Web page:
Uncommon Knowledge

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Hoover fellow Peter Robinson (left) and author Amity Shlaes discuss her book Coo

Amity Shlaes on Coolidge’s life, ideas, and success in bringing about low taxes and small government

with Amity Shlaesvia Uncommon Knowledge
Friday, August 23, 2013

This week on Uncommon Knowledge, Amity Shlaes sheds light on the life of Calvin Coolidge, the thirtieth president of the United States. The harsh conditions of Coolidge’s childhood shaped his political ideas and led to his deep understanding of life and helping people succeed, especially in business. Believing in small government and low taxes, he thought government needed to get out of the way so individuals and businesses could prosper. His supply-side economics were a resounding success, with an unemployment rate of 5 percent or even 3 percent, as the economy grew and the government shrank.

Victor Davis Hanson

Hoover fellow Victor Davis Hanson on the type of men who become savior generals

with Victor Davis Hansonvia Uncommon Knowledge
Tuesday, August 6, 2013

This week on Uncommon Knowledge, Hoover fellow and author Victor Davis Hanson discusses his book The Savior Generals: How Five Great Commanders Saved Wars That Were Lost—From Ancient Greece to Iraq. Hanson notes that savior generals are eccentrics, iconoclasts, and visionaries who see things others do not. A great general peels the veneer of invulnerability from a winning enemy, convincing his own men that victory is entirely within their purview. (42:46)

Tom Wolfe is the author of numerous bestselling works of fiction and non-fiction.

Author Tom Wolfe discusses his latest novel, Back to Blood

with Tom Wolfevia Uncommon Knowledge
Tuesday, July 23, 2013

This week on Uncommon Knowledge, author Tom Wolfe discusses the ideas and inspirations for Back to Blood, a story of decadence and the new America. In the book, Wolfe paints a story of a decaying culture enduring constant uncertainty. Heroes are spurned and abused, and values are dissolving; yet the message seems to be to stick with the good values. (47:32)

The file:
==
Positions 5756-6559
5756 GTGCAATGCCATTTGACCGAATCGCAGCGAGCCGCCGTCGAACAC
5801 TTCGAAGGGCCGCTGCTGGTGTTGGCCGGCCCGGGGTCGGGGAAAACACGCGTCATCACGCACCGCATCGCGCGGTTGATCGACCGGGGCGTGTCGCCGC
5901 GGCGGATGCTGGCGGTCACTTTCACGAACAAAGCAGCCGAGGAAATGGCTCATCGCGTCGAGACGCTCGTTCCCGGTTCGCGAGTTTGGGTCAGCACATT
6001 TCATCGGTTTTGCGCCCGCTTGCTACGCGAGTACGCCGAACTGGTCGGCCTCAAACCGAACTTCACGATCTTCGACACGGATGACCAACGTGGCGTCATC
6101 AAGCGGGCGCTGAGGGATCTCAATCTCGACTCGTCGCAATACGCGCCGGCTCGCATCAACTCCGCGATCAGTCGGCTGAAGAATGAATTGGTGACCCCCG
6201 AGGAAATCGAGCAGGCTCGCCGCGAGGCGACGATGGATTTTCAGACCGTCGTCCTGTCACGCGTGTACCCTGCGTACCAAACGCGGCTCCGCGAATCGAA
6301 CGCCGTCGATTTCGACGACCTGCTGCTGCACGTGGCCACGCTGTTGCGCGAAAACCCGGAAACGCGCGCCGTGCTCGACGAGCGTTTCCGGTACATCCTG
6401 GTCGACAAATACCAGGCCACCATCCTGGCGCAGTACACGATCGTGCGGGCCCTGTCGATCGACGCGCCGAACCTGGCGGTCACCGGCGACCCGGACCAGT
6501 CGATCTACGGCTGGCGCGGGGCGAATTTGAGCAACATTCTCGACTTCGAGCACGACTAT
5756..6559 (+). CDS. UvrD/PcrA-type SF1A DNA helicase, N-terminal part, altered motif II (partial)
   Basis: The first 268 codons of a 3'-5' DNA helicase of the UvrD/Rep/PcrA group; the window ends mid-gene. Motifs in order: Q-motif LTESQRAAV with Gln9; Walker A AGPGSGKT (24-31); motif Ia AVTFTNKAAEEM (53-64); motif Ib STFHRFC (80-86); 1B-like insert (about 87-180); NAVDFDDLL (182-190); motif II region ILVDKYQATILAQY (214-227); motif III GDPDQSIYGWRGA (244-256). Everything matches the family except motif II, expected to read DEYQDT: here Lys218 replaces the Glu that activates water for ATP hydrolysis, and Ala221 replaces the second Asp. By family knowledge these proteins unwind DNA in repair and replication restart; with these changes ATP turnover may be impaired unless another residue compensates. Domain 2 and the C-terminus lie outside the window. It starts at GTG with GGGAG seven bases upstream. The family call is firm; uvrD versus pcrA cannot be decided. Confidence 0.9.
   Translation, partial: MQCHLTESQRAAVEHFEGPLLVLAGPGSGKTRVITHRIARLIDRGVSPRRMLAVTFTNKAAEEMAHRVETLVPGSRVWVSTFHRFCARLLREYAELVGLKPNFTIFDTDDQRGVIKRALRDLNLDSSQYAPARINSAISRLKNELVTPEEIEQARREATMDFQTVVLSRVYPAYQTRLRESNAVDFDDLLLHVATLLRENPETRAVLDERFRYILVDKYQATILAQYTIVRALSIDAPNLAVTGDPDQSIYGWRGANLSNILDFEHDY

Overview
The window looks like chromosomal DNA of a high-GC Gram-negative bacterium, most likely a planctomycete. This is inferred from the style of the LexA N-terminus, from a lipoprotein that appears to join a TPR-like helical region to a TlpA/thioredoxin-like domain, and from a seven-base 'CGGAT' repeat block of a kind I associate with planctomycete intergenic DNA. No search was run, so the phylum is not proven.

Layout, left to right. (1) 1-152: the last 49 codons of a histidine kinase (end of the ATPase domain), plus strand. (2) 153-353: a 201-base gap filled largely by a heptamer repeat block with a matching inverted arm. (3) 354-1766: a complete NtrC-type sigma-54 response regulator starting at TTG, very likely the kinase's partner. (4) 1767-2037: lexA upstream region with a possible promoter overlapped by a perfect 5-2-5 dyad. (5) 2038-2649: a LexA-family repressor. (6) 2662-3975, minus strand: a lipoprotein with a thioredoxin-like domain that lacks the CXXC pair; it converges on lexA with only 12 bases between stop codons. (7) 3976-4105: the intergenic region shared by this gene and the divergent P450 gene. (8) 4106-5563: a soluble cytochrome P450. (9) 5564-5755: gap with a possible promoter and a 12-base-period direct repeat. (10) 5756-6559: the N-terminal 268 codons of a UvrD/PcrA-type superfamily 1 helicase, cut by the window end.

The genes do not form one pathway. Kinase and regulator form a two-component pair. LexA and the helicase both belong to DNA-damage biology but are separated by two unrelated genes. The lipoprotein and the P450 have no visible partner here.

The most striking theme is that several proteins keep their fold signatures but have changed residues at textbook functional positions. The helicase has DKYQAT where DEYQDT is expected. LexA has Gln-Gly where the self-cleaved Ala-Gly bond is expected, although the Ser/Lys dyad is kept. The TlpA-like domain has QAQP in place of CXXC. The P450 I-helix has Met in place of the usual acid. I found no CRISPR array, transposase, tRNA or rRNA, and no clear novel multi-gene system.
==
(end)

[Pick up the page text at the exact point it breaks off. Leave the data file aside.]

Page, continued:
Condoleezza Rice (left), the Thomas and Barbara Stephenson Senior Fellow on Publ

Crisis Management: Kissinger, McNamara, and Rice

with Stub, Robert S. McNamara, Condoleezza Ricevia Uncommon Knowledge
Thursday, July 4, 2013

This week Uncommon Knowledge brings us interview excerpts from two former secretaries of state and Hoover fellows Henry Kissinger and Condoleezza Rice, and former secretary of defense Robert McNamara. All three have influenced American foreign policy through the years and through different crises, and all three believe that the United States possesses a particular responsibility in the world. (25:47)

Senator Rand Paul

Senator Rand Paul discusses individualism, freedom, and national security on Uncommon Knowledge

with Rand Paulvia Uncommon Knowledge
Friday, June 14, 2013

This week on Uncommon Knowledge, Senator Rand Paul discusses his political ideas, ideals, and philosophies, noting that “we’re all born with an instinct towards individualism.” He gives his insights into dealing with immigration, unemployment, foreign policy, national security, taxes, personal responsibility, and many other issues. Senator Paul’s unique perspective and solutions could be a starting point for getting the United States back on track. (39:23)

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For more than a decade the Hoover Institution has been producing Uncommon Knowledge with Peter Robinson, a series hosted by Hoover fellow Peter Robinson as an outlet for political leaders, scholars, journalists, and today’s big thinkers to share their views with the world. Guests have included a host of famous figures, including Paul Ryan, Henry Kissinger, Antonin Scalia, Rupert Murdoch, Newt Gingrich, and Christopher Hitchens, along with Hoover fellows such as Condoleezza Rice and George Shultz.

“Uncommon Knowledge takes fascinating, accomplished guests, then sits them down with me to talk about the issues of the day,” says Robinson, an author and former speechwriter for President Reagan. “Unhurried, civil, thoughtful, and informed conversation– that’s what we produce. And there isn’t all that much of it around these days.”

The show started life as a television series in 1997 and is now distributed exclusively on the web over a growing network of the largest political websites and channels. To stay tuned for the latest updates on and episodes related to Uncommon Knowledge, follow us on Facebook and Twitter